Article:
In Citta di Castello’s historic town centre, a sixteenth century building has regained its former glory thanks to the research and commitment of Cecilia. Over the years the residence had become a maze of divisions that concealed its true nature. Not being afraid to experiment, she has managed, with the help of an architect, to infuse the ancient soul of Palazzo Tiberti with a contemporary spirit.
The result is an elegant, 3 story home; on the first is the living area, with its fascinating succession of sitting rooms, kitchen and private study, whilst the second floor is given over to bedrooms. In the attic, however, there are more day rooms, with a turret that overlooks the square below.
[quote]The attention given to preserving all things original has resulted in restoration of the coffered wood ceilings where antique paintings have emerged, and frescoes and wall fixtures have been restored to their original colours.[/quote]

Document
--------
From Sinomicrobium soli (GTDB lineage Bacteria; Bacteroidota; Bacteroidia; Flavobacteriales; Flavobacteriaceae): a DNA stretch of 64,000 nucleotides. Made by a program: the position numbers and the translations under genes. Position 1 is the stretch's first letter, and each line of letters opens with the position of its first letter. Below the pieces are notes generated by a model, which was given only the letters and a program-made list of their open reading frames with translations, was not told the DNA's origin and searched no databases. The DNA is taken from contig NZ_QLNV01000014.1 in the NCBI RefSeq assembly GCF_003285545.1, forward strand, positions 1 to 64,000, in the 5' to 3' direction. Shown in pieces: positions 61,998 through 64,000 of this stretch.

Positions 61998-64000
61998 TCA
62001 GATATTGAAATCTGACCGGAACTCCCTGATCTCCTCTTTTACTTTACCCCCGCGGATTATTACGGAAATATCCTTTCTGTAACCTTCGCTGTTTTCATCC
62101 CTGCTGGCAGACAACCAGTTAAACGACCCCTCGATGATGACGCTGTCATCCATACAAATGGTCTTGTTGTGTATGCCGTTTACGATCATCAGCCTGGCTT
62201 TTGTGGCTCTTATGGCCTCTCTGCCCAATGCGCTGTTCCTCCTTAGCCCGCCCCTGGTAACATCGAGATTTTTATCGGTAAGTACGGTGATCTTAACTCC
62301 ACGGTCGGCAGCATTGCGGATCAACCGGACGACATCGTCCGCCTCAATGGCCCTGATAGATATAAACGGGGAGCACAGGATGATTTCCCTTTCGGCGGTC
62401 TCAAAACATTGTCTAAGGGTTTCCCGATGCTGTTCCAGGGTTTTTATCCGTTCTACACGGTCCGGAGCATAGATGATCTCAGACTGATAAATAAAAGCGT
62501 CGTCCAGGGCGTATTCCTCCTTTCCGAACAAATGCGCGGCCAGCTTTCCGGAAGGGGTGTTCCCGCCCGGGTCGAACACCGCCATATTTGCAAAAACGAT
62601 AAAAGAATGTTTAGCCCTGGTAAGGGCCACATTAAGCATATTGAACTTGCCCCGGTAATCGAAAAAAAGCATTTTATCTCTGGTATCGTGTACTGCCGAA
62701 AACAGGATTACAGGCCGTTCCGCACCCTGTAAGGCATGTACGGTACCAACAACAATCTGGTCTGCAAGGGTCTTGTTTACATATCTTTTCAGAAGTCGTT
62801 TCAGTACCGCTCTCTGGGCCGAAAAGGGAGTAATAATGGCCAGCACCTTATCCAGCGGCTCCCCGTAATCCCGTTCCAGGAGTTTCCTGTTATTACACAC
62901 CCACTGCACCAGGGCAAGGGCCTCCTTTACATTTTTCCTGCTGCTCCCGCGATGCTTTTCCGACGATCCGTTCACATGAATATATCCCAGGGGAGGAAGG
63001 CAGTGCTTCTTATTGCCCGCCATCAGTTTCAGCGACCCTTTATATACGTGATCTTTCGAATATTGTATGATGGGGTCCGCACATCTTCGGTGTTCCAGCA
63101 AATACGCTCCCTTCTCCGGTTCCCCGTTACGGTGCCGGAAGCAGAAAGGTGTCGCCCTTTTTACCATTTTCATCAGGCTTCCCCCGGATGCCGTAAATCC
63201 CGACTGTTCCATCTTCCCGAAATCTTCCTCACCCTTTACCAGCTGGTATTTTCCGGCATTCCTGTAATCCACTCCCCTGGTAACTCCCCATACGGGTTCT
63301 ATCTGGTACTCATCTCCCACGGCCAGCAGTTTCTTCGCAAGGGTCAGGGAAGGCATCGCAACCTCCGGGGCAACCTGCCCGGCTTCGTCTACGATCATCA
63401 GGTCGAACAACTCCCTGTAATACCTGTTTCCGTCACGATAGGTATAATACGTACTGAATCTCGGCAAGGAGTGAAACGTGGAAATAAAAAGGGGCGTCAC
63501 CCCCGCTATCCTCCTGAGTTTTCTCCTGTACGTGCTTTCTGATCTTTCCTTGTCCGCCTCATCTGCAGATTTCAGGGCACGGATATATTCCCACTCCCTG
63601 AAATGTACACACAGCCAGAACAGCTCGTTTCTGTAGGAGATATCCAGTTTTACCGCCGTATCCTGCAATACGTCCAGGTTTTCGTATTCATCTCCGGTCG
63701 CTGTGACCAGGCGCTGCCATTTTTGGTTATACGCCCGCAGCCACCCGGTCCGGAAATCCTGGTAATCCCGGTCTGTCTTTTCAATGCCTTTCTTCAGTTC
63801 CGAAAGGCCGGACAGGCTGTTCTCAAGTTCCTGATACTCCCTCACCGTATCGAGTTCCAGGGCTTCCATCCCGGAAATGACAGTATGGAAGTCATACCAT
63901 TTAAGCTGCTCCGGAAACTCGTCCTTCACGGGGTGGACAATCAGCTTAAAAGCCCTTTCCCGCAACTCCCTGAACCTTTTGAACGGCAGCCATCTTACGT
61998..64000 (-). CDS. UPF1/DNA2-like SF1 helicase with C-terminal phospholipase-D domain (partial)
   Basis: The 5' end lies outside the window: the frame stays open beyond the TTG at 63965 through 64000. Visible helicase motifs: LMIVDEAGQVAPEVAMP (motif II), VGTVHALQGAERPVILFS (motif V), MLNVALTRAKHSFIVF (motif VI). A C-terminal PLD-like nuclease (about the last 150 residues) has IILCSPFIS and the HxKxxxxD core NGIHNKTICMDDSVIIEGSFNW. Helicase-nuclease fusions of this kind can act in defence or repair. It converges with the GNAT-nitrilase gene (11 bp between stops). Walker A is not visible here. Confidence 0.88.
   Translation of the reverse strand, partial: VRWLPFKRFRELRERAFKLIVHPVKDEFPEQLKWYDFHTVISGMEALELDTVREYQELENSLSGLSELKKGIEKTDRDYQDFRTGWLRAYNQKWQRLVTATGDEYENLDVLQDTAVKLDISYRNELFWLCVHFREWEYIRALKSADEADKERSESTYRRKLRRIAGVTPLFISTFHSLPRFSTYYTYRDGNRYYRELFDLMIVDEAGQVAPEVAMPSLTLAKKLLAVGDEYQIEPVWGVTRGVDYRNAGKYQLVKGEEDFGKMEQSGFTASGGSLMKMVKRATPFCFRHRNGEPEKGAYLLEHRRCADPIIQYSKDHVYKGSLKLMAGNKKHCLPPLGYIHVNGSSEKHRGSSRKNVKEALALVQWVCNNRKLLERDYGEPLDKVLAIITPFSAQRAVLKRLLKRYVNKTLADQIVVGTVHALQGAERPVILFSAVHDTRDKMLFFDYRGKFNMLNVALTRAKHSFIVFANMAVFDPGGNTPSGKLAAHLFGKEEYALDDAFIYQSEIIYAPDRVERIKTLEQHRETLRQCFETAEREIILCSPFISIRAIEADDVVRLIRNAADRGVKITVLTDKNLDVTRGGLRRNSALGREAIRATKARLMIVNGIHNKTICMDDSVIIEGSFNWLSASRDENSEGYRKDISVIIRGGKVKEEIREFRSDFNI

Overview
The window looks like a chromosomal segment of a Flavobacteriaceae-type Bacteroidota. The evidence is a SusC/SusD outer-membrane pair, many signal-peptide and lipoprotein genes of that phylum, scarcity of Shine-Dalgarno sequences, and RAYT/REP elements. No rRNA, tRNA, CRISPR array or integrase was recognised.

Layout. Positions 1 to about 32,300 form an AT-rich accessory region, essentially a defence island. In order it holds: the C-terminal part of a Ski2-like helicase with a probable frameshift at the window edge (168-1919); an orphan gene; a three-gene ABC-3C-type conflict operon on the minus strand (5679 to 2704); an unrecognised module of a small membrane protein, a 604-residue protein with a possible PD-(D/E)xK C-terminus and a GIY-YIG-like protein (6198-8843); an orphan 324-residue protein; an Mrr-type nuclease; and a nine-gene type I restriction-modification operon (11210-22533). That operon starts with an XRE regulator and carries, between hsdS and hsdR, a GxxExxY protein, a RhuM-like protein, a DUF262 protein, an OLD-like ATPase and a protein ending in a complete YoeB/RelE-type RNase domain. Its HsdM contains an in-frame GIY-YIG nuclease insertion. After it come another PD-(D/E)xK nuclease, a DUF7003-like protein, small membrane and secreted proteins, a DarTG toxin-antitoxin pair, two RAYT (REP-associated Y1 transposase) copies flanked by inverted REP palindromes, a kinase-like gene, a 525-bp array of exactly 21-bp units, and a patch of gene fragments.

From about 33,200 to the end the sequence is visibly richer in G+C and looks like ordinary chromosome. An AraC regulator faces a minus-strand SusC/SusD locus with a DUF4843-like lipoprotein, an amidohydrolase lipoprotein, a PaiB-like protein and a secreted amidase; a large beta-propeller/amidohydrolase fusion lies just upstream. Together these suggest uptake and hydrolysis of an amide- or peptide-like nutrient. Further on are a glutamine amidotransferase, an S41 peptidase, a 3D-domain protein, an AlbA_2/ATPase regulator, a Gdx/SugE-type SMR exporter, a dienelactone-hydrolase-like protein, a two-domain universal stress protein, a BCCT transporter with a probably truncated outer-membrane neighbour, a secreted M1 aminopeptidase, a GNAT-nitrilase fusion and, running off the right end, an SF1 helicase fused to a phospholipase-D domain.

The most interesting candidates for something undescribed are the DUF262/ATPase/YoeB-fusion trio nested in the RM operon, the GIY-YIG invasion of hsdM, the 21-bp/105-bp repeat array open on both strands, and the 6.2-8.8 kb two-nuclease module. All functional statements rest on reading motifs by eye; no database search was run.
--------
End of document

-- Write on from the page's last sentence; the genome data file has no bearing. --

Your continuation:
A love of antiques also governs the use of finishing materials; hence the salvaged parquet floors and 1900’s tiles. The large windows, besides flooding the rooms with natural light, offer an unusual perspective on the city. All the rooms have a vintage style yet contain pieces of modern copyrighted design, (such as those of Gio Ponti, Arne Jacobsen, Osvaldo Borsani, and Achille Castiglioni); all elegantly integrated. It’s a seductive game of contrasts, such as the ultramodern resin fireplace, or the deliberately kitsch cabinet that’s played down by the steel and concrete block kitchen; the resin staircase that leads to the turret, or gold filigreed mirrors on the grey walls. The chandeliers in every room are a real feast for the eyes; all strictly in 1920’s, 30’s or 40’s styles.
A NOTE TO THE CURIOUS:
The attic has become a series of light-filled rooms, thanks to the roof terraces and the all windowed turret. In particular, there’s an intriguing room in Nordic style; the floor is resin inlaid with dark parquet boards, and there’s a comfortable armchair by Tecno Borsani, an Atolla 233 lamp by Oluce and other copyrighted goodies, including a picture by Andrea Lensi.